If you have a long commute to work every day, it can feel like a slog at the best of times. When winter arrives, though, it often becomes much more difficult – think driving both to and from work in the dark, as well as battling to chisel ice off the windows while your hands go numb and negotiating terrible weather. Sorry, that’s perhaps not a very happy image!

The good news is that there’s a lot you can to make driving in the winter safer and more pleasant. Ok, it still might not be a huge amount of fun (though I suppose it depends what you’re into!), but you can rest safe in the knowledge that should you run into any problems you will be well prepared.

What you should have in the car

One of the most important things to remember when commuting in the winter is that the car should be well stocked with everything you would need in an emergency. Often, people take care to do this when making one-off long journeys, but when you commute daily it can be easy to let this fall by the wayside.

The key is keep the crucial pieces of kit – such as a hazard warning triangle, de-icer, scraper, torch, blankets and a few extra pieces of warm clothing, like fleeces – in the boot at all times. Then, when you set off each morning, you can add things like a thermos of hot tea (which will be a godsend if you get caught in a long jam in the cold!), a few bottles of water and some snacks.

I’d also make sure you have a good old-fashioned map stowed away somewhere easily accessible too. Even if you have a decent satnav, a paper map can save the day in the event you run out of power and you’re somewhere unfamiliar.

Key things to remember when driving on winter roads

Of course, one of the most obvious issues of driving on winter roads is the fact that conditions are often bad. So, you’ll need to adapt your driving accordingly – for the most part, this involves slowing down, increasing your distance from the car in front and being extra vigilant.

Fog

Fog is perhaps the most hazardous condition. Check your lights are working before you travel and make sure you use them. It’s also a good idea to turn off your music and use your ears to help you detect potential hazards or problems developing up ahead.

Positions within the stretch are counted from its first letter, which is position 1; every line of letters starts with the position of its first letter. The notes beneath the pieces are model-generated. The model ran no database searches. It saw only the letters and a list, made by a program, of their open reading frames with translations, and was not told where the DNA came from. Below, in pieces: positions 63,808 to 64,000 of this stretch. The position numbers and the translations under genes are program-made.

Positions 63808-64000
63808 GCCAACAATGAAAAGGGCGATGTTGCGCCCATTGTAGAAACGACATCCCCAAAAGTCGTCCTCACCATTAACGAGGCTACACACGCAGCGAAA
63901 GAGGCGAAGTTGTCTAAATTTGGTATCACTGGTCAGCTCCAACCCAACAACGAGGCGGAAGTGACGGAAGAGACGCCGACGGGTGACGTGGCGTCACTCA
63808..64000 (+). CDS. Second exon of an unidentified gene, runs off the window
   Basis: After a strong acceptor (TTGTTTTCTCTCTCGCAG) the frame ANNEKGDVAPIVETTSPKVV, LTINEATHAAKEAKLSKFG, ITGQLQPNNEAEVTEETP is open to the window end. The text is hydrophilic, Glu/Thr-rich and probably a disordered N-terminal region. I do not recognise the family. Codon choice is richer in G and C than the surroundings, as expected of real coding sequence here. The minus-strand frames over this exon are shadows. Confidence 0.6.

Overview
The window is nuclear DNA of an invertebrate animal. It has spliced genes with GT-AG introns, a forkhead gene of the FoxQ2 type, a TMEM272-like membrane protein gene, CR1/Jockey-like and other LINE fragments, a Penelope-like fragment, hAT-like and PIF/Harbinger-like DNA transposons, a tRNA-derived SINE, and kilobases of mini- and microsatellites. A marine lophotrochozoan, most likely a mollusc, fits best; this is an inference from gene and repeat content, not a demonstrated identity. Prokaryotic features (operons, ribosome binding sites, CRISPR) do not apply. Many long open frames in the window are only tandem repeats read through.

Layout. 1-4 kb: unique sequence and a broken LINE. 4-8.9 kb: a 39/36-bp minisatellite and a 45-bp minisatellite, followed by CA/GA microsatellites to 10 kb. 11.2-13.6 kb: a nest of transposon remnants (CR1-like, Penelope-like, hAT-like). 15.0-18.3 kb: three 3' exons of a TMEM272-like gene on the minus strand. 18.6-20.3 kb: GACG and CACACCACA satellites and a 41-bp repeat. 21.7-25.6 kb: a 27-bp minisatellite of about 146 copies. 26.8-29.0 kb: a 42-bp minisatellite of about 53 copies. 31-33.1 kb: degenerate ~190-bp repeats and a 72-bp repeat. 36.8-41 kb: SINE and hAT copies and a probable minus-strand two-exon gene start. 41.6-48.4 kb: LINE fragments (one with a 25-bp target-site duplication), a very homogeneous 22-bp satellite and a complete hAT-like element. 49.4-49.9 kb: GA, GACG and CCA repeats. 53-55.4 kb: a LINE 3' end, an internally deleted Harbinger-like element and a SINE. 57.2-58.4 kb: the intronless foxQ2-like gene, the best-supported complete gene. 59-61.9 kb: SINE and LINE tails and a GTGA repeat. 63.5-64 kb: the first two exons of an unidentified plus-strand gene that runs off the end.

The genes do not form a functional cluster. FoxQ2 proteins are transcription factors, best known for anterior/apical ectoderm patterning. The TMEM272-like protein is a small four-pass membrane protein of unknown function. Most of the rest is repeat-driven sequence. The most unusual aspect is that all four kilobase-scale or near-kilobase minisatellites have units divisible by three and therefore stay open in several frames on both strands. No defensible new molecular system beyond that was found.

Ice or Snow

When it’s icy or snowy, meanwhile, you’ll need to leave plenty of room between you and your fellow drivers, since your stopping distances can be a huge ten times longer than normal. You should also remember not to accelerate suddenly or slam on the brakes – tap them instead to prevent skidding.

Wake up!

I can’t stress enough how important feeling wide awake and alert is. Of course, I know it’s vital when driving no matter what the season, but I find when it’s dark for so long it’s easy to become even sleepier.

So, take regular breaks and maybe bring a nice flask of coffee or tea along with you – that should certainly make the commute more pleasant. It’s also worth considering having an oxygen canister stored in the car too. You can inhale oxygen-enriched air from these – something that can revitalise you and make you feel more awake.

Prevention is better than cure

Lastly, it’s a good idea to put your car in for a full service when winter arrives. This is because things like tyre pressure, tread depth, working lights and brake sensitivity are all the more crucial when tackling bad conditions.

Got any tips for having a safe commute in the winter? Leave a comment and share your wisdom!